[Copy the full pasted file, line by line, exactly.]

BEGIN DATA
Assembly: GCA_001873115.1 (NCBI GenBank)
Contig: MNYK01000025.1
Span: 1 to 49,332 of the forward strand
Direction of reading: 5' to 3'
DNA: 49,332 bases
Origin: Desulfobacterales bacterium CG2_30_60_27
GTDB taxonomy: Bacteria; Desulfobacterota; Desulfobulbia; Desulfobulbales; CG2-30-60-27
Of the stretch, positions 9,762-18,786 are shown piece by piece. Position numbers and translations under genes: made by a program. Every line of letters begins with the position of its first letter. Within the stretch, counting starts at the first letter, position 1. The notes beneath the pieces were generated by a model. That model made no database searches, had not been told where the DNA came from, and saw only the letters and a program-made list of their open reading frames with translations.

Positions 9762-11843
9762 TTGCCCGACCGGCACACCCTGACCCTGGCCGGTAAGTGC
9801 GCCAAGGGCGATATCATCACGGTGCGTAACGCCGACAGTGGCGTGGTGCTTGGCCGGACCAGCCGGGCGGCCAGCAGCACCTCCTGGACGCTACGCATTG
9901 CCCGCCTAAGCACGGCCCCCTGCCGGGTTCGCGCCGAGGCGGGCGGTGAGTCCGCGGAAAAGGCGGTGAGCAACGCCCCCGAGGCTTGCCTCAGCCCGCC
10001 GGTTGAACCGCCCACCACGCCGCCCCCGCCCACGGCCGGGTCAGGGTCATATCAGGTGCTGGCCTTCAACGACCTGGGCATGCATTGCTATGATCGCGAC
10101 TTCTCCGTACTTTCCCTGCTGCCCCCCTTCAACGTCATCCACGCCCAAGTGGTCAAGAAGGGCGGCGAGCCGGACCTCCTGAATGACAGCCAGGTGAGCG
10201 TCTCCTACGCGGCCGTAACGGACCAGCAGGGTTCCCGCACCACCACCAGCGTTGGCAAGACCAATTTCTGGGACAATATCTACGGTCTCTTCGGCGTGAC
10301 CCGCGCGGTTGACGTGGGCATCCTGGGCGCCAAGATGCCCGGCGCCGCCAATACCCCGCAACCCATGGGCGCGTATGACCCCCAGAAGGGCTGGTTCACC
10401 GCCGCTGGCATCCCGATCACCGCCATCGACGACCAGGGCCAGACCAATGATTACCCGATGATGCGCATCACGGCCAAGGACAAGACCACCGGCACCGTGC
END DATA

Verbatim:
Assembly: GCA_001873115.1 (NCBI GenBank)
Contig: MNYK01000025.1
Span: 1 to 49,332 of the forward strand
Direction of reading: 5' to 3'
DNA: 49,332 bases
Origin: Desulfobacterales bacterium CG2_30_60_27
GTDB taxonomy: Bacteria; Desulfobacterota; Desulfobulbia; Desulfobulbales; CG2-30-60-27
Of the stretch, positions 9,762-18,786 are shown piece by piece. Position numbers and translations under genes: made by a program. Every line of letters begins with the position of its first letter. Within the stretch, counting starts at the first letter, position 1. The notes beneath the pieces were generated by a model. That model made no database searches, had not been told where the DNA came from, and saw only the letters and a program-made list of their open reading frames with translations.

Positions 9762-11843
9762 TTGCCCGACCGGCACACCCTGACCCTGGCCGGTAAGTGC
9801 GCCAAGGGCGATATCATCACGGTGCGTAACGCCGACAGTGGCGTGGTGCTTGGCCGGACCAGCCGGGCGGCCAGCAGCACCTCCTGGACGCTACGCATTG
9901 CCCGCCTAAGCACGGCCCCCTGCCGGGTTCGCGCCGAGGCGGGCGGTGAGTCCGCGGAAAAGGCGGTGAGCAACGCCCCCGAGGCTTGCCTCAGCCCGCC
10001 GGTTGAACCGCCCACCACGCCGCCCCCGCCCACGGCCGGGTCAGGGTCATATCAGGTGCTGGCCTTCAACGACCTGGGCATGCATTGCTATGATCGCGAC
10101 TTCTCCGTACTTTCCCTGCTGCCCCCCTTCAACGTCATCCACGCCCAAGTGGTCAAGAAGGGCGGCGAGCCGGACCTCCTGAATGACAGCCAGGTGAGCG
10201 TCTCCTACGCGGCCGTAACGGACCAGCAGGGTTCCCGCACCACCACCAGCGTTGGCAAGACCAATTTCTGGGACAATATCTACGGTCTCTTCGGCGTGAC
10301 CCGCGCGGTTGACGTGGGCATCCTGGGCGCCAAGATGCCCGGCGCCGCCAATACCCCGCAACCCATGGGCGCGTATGACCCCCAGAAGGGCTGGTTCACC
10401 GCCGCTGGCATCCCGATCACCGCCATCGACGACCAGGGCCAGACCAATGATTACCCGATGATGCGCATCACGGCCAAGGACAAGACCACCGGCACCGTGC